nolvadex for sale, generic Zoloft. The main street through LaodiceaTo the angel of the church in Laodicea write:

These are the words of the Amen, the faithful and true witness, the ruler of God’s creation. I know your deeds, that you are neither cold nor hot. I wish you were either one or the other! So, because you are lukewarmA?a??a??neither hot nor coldA?a??a??I am about to spit you out of my mouth.

You say, ‘I am rich; I have acquired wealth and do not need a thing.’ But you do not realize that you are wretched, pitiful, poor, blind and naked. I counsel you to buy from me gold refined in the fire, so you can become rich; and white clothes to wear, so you can cover your shameful nakedness; and salve to put on your eyes, so you can see. http://www.egren.com/ct/naus-industrials/cannabis-seeds-uk-seller/

Those whom I love I rebuke and discipline. So be earnest, and repent. Here I am! I stand at the door and knock. If anyone hears my voice and opens the door, I will come in and eat with him, and he with me. To him who overcomes, I will give the right to sit with me on my throne, just as I overcame and sat down with my Father on his throne. He who has an ear, let him hear what the Spirit says to the churches.” (Rev. 3:14-22, NIV)

This is first of (hopefully) seven articles on the seven cities mentioned in Revelation 2 and 3.

Above are the powerful words of Jesus as recorded by John, the “disciple whom Jesus loved” to the church at Laodicea.

Laodicea is located in the Lycus River Valley in southwest Turkey, in an area that was once the Roman territory of Phrygia. It was on the Roman mail route with the other 6 cities addressed by Jesus through John in his Revelation; Ephesus, Smyrna, Pergamum, Thyatira, Sardis and Philadelphia. I will be working my way backward to Ephesus over this and (if the Lord is willing) six more articles.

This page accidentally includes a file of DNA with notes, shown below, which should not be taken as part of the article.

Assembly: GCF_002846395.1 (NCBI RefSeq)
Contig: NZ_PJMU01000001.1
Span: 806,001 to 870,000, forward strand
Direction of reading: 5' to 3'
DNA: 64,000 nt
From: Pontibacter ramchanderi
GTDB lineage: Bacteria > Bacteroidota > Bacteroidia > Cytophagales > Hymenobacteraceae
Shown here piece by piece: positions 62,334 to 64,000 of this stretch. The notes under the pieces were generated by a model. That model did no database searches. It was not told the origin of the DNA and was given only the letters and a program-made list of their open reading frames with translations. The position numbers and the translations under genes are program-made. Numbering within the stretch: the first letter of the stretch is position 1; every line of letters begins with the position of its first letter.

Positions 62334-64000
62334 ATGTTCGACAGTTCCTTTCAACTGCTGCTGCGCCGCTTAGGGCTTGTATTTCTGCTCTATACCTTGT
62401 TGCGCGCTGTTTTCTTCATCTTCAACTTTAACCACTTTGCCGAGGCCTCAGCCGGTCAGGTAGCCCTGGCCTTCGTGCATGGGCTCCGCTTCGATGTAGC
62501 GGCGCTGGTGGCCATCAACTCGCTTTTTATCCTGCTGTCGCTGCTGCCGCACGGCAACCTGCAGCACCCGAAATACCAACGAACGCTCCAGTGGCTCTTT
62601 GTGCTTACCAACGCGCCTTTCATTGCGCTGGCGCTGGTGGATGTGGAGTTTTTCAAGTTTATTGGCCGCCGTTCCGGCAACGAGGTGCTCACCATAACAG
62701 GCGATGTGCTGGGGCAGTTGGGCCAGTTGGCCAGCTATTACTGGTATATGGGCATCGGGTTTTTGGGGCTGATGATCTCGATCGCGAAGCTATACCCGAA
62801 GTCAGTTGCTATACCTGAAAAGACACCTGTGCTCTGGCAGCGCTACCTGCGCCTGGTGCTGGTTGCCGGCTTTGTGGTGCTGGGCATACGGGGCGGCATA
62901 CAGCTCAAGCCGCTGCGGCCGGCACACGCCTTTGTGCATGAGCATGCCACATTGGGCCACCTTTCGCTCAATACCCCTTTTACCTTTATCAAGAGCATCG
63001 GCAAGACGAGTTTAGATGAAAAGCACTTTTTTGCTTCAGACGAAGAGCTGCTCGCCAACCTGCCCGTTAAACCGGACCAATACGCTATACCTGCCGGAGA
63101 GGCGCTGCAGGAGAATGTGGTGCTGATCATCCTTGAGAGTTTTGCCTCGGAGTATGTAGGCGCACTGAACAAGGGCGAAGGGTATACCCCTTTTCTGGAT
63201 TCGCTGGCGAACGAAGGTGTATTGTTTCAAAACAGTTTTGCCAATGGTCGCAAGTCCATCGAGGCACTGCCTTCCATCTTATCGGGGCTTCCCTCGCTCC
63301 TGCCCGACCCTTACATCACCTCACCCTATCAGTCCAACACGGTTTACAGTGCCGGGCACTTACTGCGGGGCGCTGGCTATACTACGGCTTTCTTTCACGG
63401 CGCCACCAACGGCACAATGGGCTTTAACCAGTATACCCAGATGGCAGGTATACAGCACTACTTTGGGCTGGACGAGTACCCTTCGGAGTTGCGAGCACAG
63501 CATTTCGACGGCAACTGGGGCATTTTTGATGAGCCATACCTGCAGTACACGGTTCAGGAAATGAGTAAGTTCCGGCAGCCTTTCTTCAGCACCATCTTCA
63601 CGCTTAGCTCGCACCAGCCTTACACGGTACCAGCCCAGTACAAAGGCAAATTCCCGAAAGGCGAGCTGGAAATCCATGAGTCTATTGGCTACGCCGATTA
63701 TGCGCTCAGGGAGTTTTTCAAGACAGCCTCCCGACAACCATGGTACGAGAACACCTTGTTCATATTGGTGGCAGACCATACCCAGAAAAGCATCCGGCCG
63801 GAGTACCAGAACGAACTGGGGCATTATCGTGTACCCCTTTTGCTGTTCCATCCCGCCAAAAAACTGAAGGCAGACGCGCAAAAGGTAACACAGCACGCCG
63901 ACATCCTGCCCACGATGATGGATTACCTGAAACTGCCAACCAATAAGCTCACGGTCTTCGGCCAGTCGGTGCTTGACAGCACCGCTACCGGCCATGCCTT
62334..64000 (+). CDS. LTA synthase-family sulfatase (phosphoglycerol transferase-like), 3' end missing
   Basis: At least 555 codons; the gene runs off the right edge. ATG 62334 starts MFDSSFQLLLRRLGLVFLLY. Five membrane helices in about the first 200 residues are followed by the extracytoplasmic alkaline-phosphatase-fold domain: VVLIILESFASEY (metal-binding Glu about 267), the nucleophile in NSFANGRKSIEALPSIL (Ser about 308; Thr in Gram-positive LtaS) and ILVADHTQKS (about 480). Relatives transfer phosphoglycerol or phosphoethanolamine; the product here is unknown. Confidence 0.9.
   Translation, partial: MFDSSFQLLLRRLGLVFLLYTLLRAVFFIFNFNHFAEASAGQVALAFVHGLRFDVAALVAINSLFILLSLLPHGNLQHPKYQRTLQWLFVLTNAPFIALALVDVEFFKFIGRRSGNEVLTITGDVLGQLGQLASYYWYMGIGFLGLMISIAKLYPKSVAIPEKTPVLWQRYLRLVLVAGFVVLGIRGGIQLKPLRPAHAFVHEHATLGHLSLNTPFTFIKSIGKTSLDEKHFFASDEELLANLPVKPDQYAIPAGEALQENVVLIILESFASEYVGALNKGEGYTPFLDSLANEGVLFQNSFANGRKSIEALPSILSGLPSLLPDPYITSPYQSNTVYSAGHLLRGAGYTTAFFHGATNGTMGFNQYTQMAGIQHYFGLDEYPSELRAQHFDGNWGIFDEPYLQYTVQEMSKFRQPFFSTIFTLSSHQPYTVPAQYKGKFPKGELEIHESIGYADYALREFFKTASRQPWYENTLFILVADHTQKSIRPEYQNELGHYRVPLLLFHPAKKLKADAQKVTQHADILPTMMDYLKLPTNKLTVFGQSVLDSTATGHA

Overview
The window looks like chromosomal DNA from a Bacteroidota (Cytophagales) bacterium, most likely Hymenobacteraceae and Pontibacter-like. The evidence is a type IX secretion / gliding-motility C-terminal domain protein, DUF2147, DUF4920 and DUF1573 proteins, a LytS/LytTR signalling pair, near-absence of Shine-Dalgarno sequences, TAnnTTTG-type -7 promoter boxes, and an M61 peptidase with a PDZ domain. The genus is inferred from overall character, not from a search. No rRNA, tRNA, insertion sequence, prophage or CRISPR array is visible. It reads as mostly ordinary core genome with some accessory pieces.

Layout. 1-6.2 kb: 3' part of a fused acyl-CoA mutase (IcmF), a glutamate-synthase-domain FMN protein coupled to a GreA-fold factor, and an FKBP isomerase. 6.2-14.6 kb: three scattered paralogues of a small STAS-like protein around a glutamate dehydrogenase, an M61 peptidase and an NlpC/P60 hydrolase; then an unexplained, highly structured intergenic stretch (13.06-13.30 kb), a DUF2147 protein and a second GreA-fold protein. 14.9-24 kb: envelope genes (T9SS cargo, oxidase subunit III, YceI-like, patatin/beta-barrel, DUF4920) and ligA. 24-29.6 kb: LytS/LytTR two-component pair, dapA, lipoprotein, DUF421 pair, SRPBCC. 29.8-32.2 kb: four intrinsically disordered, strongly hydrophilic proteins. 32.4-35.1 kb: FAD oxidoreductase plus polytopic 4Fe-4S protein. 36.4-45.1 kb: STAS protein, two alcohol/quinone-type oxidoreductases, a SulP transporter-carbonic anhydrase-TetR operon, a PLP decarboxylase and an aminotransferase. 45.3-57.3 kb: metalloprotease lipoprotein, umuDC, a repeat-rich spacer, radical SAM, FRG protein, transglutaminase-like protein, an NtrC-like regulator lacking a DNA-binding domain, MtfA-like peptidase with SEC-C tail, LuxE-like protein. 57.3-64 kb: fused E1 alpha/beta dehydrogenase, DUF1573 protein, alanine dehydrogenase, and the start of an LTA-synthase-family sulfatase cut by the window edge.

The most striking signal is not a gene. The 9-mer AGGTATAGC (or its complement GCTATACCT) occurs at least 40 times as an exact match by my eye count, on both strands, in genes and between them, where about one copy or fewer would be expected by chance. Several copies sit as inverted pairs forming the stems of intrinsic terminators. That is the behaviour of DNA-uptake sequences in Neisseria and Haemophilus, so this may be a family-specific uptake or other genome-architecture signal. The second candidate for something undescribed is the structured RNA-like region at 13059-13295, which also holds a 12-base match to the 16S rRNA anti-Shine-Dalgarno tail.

Water

One of the keys to understanding the letter to Laodicea may lie in understanding its water situation.

Approximately 12 miles east of Laodicea was the city of Colossae, whose church was addressed by Paul in the book of Colossians http://www.gamemobile.it/mobile-spy-phone-call-tracker/ . The city of Colossae was well-known for its refreshing cold waters, which came down from melted ice and snow and rain from Mount Cadmus, which towered above it. These waters were valued for their purity and cooling abilities.

About 7 miles north of Laodicea was the city of Hierapolis, a large Roman city with centers dedicated to the worship of Apollo and, later, Caesar – Domitian, in particular. Probably its most famous feature was its hot baths, fed by hot springs (reminiscent of Yellowstone’s hot springs), which were used to cure ailments of its visitors, many who relocated there specifically for that purpose.